Paris Goodnight: Memories of April days gone by

Published 12:00 am Sunday, April 16, 2023

Some things seem like they just happened yesterday, but others seem so far away. Maybe it’s because we tend to put the bad stuff as far out of mind as we can.

Take that dreaded “C” word: COVID,  for example. When was the last time it showed up in print? And yet it was such a constant drain on us all while the worst of it was going on. It’s good to imagine that it’s far in the rearview mirror now, and let’s hope it doesn’t rear its ugly head again.

No one talks about it much any more, so that’s good, even though it wasn’t so long ago that it should be so easily tossed out of our consciousness.

I looked back over some notes recently just to see what was going on around this time a few years ago, and on April Fool’s Day of 2020 I had penciled in something like, “It’s no joke, the coronavirus has the whole world upside down.”

It was true. Things did really get wacky for a while there. That also wasn’t long after I had returned to the Post after a brief interlude away, so wackiness reigns all around.

Then I looked back at 2021 and the first of April was when we had the funeral service for my father, who had died earlier in the year but partly because of hurdles with the pandemic, we didn’t have a final gathering right away. By waiting a while, the weather was much nicer for the small family get together at the VA’s Salisbury National Cemetery Annex. Even though it was a sad occasion, my brother who went to seminary but never became a full-time pastor provided the words of comfort we were all looking for as if he’d been doing such services all along. He provided as good of remarks as you’d ever want to hear, and I certainly couldn’t have done it for such a close relative but he had no troubles at all keeping his composure or saying what we really needed to hear.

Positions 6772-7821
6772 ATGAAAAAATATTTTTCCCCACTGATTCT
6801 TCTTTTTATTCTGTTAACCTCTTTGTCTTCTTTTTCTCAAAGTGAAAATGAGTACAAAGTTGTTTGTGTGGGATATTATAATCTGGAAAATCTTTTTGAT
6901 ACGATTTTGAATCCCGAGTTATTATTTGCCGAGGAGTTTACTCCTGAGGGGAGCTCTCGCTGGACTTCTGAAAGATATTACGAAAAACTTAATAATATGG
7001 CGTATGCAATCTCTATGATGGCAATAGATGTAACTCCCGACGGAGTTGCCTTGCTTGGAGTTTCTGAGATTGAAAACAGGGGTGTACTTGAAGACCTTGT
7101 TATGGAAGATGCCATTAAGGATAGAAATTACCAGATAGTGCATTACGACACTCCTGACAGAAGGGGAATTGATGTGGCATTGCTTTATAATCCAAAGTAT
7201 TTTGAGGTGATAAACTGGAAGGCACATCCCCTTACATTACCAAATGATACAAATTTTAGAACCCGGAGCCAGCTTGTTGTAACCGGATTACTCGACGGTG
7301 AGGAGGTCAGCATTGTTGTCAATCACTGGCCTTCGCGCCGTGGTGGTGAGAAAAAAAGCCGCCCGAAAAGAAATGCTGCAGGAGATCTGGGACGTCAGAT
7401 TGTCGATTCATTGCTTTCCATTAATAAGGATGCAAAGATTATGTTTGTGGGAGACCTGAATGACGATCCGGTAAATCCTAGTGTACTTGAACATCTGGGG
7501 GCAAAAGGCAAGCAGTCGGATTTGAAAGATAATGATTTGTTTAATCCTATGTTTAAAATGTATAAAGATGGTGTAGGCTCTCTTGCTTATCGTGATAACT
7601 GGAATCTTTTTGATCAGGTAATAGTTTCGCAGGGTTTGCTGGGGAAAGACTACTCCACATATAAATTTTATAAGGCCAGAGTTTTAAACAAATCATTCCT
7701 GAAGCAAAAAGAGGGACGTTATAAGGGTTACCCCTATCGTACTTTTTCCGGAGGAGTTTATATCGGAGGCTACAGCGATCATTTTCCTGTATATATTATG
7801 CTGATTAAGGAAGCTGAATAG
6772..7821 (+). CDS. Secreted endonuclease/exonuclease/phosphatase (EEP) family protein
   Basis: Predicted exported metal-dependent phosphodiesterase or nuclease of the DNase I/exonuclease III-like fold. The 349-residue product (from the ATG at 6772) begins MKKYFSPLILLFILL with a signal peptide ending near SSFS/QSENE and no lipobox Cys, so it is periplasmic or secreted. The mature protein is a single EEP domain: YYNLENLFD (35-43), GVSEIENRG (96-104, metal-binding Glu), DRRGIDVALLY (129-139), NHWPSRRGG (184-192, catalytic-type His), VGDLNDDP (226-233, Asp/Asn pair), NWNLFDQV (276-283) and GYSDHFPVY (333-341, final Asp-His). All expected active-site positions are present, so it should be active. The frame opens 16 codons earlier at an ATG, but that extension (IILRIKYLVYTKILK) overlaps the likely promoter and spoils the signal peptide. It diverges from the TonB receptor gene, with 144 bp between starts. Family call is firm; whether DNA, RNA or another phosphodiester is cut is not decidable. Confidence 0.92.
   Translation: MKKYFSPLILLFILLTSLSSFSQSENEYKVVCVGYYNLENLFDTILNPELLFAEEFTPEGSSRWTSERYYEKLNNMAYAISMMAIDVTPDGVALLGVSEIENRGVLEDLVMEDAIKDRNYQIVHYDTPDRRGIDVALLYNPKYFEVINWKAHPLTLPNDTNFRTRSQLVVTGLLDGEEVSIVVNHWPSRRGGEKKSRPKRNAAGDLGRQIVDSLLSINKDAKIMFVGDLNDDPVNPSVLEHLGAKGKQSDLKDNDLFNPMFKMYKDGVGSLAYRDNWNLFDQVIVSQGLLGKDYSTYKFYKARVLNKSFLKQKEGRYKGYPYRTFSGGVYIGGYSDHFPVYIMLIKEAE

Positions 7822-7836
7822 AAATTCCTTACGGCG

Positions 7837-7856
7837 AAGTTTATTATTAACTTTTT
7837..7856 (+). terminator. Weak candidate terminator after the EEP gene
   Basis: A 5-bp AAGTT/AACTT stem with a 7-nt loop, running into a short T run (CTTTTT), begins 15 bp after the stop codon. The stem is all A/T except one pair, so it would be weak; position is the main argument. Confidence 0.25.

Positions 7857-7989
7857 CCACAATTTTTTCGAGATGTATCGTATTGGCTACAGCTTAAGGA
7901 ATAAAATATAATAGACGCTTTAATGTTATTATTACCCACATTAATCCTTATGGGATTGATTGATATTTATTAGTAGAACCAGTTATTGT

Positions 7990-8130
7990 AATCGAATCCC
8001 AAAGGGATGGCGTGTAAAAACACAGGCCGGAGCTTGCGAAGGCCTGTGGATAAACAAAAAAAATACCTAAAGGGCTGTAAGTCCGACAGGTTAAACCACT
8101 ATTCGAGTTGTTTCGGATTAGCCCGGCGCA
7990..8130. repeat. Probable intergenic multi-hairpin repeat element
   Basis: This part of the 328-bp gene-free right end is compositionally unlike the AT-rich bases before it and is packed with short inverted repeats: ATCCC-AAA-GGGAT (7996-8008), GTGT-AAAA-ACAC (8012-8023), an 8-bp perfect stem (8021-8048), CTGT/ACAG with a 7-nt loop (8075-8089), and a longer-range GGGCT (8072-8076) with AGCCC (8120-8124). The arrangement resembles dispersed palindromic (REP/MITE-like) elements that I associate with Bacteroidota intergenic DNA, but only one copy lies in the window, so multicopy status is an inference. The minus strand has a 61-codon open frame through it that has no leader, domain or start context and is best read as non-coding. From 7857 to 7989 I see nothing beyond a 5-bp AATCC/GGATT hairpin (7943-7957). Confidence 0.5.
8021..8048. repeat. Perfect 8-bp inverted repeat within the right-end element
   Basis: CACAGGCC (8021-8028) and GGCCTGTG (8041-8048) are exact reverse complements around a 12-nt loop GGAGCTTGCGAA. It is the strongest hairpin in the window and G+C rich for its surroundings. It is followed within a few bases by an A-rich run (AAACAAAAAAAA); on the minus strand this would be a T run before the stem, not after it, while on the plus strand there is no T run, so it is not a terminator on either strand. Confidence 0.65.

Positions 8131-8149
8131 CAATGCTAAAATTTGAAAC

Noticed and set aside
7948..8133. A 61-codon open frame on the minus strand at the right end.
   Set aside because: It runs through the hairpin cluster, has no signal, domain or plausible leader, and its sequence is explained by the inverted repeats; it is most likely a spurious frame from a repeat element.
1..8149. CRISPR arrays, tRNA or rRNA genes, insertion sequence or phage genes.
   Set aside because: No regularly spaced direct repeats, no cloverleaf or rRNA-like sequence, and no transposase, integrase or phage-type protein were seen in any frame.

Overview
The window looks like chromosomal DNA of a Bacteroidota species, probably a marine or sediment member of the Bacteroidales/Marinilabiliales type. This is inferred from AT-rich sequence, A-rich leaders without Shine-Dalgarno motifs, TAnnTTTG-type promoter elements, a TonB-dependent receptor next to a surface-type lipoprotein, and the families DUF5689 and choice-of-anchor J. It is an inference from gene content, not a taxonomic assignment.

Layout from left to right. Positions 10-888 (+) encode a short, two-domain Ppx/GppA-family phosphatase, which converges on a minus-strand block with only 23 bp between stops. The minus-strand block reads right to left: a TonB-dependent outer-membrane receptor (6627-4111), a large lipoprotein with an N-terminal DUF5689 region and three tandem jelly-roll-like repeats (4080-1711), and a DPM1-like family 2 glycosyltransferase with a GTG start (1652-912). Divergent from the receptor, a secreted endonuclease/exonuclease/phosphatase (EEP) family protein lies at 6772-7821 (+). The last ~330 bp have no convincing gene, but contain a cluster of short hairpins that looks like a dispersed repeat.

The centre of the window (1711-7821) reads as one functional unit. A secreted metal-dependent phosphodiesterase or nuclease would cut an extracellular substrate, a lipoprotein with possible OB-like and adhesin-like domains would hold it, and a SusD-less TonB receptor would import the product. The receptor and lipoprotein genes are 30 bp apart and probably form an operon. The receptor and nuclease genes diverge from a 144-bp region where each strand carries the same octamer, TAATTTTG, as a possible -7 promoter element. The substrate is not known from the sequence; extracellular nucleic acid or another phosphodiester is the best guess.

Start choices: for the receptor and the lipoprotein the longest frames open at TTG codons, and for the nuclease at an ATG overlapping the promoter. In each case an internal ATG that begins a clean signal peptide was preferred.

It was only the first of April last year when the Tar Heels were playing for a national basketball title, only to fall short to the dreaded Kansas Jayhawks. Then look at how the wheels fell off this year. It’s hard to imagine how hard they stumbled while playing with most of the same crew back for more and being ranked No. 1 at the beginning of the season.

It was also just last year that I had penciled in this question: “Why do I keep these notes?” No one else is probably keeping up with what goes on in such a way when Facebook reminds you automatically of what you were doing and you can easily go online to see what happened at some point in the past. Maybe it’s the old school in me, but I stick with pen and paper, just like the work we do on those full printed editions of the Salisbury Post.

One hitch in that old fashioned variety is it’s not as easy to search for something you’re looking for unless you know the date it happened. That has often been the hurdle here when people ask about a story from years ago. If it’s something before the era of the internet, without a date or a name to look up, it’s often like that needle in the haystack.

That’s why I try not to lament about other things in the computerized era because searches have become so much easier. It’s very rare that we stumble when trying to find something that has been in an earlier edition of the Post. We hit one such glitch recently when trying to find a letter to the editor that seemed eerily familiar to one that showed up again. We never did find the first version we were looking for, so maybe it was just our imaginations running away with us.

And like the ease of finding things, it also takes less time to get to places that once seemed so far away. Better roads and faster ways of traveling continue to shrink that line between Point A and Point B. It’s nothing to get to the other side of the country nowadays for business or pleasure, but think of the hazards that would have been in play for such a trip a while ago.

So now if you’re humming a song about someone being so far away, just remember  no one stays in one place any more. But we can get there easier now than ever.  Plus, with cell phones at our fingertips and technology like FaceTime, the communication boundaries seem a thing of the past too.

I still try not to get too far ahead of myself, so I can still take a look back occasionally just to see what was going on  during those days gone by and wonder what the next April will bring besides showers and May flowers.

Paris Goodnight is editor of the Post.